> military intelligence to their design, as has been reported in the press.

I find it hard to believe that the Pakistani military intelligence has a
house design that identifies it as them beside the design is known.




Andrew Swallow

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Feb 27, 2012, 11:34:11 AM2/27/12
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The house design may be known but who made the parts is not. There
could be embarrassing things like telephones that connect to military
telephone exchanges rather than civilian switchboards.

Andrew Swallow

bill

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Feb 27, 2012, 12:23:50 PM2/27/12
to
On Mon, 27 Feb 2012 23:18:56 +1100, SolomonW wrote:

> On Sun, 26 Feb 2012 12:50:14 +0000 (UTC), bill wrote:
>
>> On Sun, 26 Feb 2012 23:20:47 +1100, SolomonW wrote:
>>
>>> On Sat, 25 Feb 2012 16:02:35 -0800 (PST), dump...@hotmail.com wrote:
>>>
>>>> Pakistan demolishes bin Laden compound:
>>>>
>>>> http://worldnews.msnbc.msn.com/_news/2012/02/25/10505937-pakistan-
>> demolishes-bin-laden-compound
>>>
>>> This is a standard practice if there is any possibility that the place
>>> may become a shrine.
>>
>> Wahhabi Muslims don't worship at the shrines of sages, that's the
>> Sufis.
>>
>>
> First we are talking here Pakistan

There are plenty of Sufi Dargahs in Pakistan, or at least there were...

and second this is wrong, it is quite
> common in Islam to go on a pilgrimage to a holy site even for Wahhabi
> Muslims check out Saudi Arabia here.

But do they make shrine?

I don't know (And I'm sure I'll be corrected if I'm wrong) but I think
the graves are just that, a grave and not a shrine to a 'saint' as the
Sufi Dargahs are.

>> This is to make bloody sure that nobody digs around in the building or
>> finds some plans and suddenly discovers that it was built by Pakistani
>> military intelligence to their design, as has been reported in the
>> press.
>
> I find it hard to believe that the Pakistani military intelligence has a
> house design that identifies it as them beside the design is known.

It is within the cantonment area and so will certainly have a huge paper-
trail relating to the permission to build and what are know as 'No
Objection Certificates', of which there will be several, certainly
including one from every military establishment in the area.

Things like the electric meter, the mater meter and other services will
have used serial numbered devices which are traceable unless they are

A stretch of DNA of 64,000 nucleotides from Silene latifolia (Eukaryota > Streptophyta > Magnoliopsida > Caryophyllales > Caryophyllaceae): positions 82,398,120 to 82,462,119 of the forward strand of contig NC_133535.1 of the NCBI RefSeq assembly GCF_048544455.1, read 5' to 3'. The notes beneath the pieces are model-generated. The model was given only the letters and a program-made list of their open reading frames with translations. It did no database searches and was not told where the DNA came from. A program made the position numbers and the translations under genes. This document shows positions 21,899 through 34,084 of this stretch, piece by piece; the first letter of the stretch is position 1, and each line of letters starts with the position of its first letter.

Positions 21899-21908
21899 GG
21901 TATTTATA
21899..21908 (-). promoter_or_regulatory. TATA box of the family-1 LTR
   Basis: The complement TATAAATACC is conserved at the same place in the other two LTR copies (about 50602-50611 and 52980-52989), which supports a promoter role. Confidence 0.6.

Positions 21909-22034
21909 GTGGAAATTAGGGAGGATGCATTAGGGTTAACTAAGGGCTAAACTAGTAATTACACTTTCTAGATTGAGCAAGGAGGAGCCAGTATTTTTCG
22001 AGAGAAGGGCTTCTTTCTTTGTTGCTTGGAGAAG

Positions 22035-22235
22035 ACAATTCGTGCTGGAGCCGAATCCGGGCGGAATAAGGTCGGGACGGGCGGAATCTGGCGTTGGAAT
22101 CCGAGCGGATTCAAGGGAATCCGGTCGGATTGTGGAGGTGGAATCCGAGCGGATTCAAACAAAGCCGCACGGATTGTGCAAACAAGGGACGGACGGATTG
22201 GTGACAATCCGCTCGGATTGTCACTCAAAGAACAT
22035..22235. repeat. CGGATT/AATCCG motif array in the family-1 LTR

disposed of, along with details like reinforced doors and alarm systems
which may be of types not permitted to the locals and which may have been
acquired through military channels.

There are also the claims of the heirs to the property (the owner seems
to have been killed in the attack) which complicate matters if the
property was actually built by Pakistani military intelligence as has
been reported.

Demolition of the house eliminates all of this.

SolomonW

unread,
Feb 29, 2012, 6:23:41 AM2/29/12
to
On Mon, 27 Feb 2012 17:23:50 +0000 (UTC), bill wrote:

> On Mon, 27 Feb 2012 23:18:56 +1100, SolomonW wrote:
>
>> On Sun, 26 Feb 2012 12:50:14 +0000 (UTC), bill wrote:
>>
>>> On Sun, 26 Feb 2012 23:20:47 +1100, SolomonW wrote:
>>>
>>>> On Sat, 25 Feb 2012 16:02:35 -0800 (PST), dump...@hotmail.com wrote:
>>>>
>>>>> Pakistan demolishes bin Laden compound:
>>>>>
>>>>> http://worldnews.msnbc.msn.com/_news/2012/02/25/10505937-pakistan-
>>> demolishes-bin-laden-compound
>>>>
>>>> This is a standard practice if there is any possibility that the place
>>>> may become a shrine.
>>>
>>> Wahhabi Muslims don't worship at the shrines of sages, that's the
>>> Sufis.
>>>
>>>
>> First we are talking here Pakistan
>
> There are plenty of Sufi Dargahs in Pakistan, or at least there were...
>
> and second this is wrong, it is quite
>> common in Islam to go on a pilgrimage to a holy site even for Wahhabi
>> Muslims check out Saudi Arabia here.
>
> But do they make shrine?
>
> I don't know (And I'm sure I'll be corrected if I'm wrong) but I think
> the graves are just that, a grave and not a shrine to a 'saint' as the
> Sufi Dargahs are.
>

They often are graves, particularly of important spiritual people where the
faithful would have sometimes traveled considerable distances to come
there, there they pray and leave valuable items.

There are plenty just do a search on
Islamic shrines in XXXXX

where XXXX can be Jordan, Egypt, Israel, etc


>>> This is to make bloody sure that nobody digs around in the building or
>>> finds some plans and suddenly discovers that it was built by Pakistani
>>> military intelligence to their design, as has been reported in the
>>> press.
>>
>> I find it hard to believe that the Pakistani military intelligence has a
>> house design that identifies it as them beside the design is known.
>
> It is within the cantonment area and so will certainly have a huge paper-
> trail relating to the permission to build and what are know as 'No
> Objection Certificates', of which there will be several, certainly
> including one from every military establishment in the area.
>

If you destroy my house now, none of this would be destroyed.

> Things like the electric meter, the mater meter and other services will
> have used serial numbered devices which are traceable unless they are
> disposed of, along with details like reinforced doors and alarm systems
> which may be of types not permitted to the locals and which may have been
> acquired through military channels.

Anything like this is possible, but it does not sound convincing. Worst
case it could be argued that it was stolen from the Pakistan military.


>
> There are also the claims of the heirs to the property (the owner seems
> to have been killed in the attack) which complicate matters if the
> property was actually built by Pakistani military intelligence as has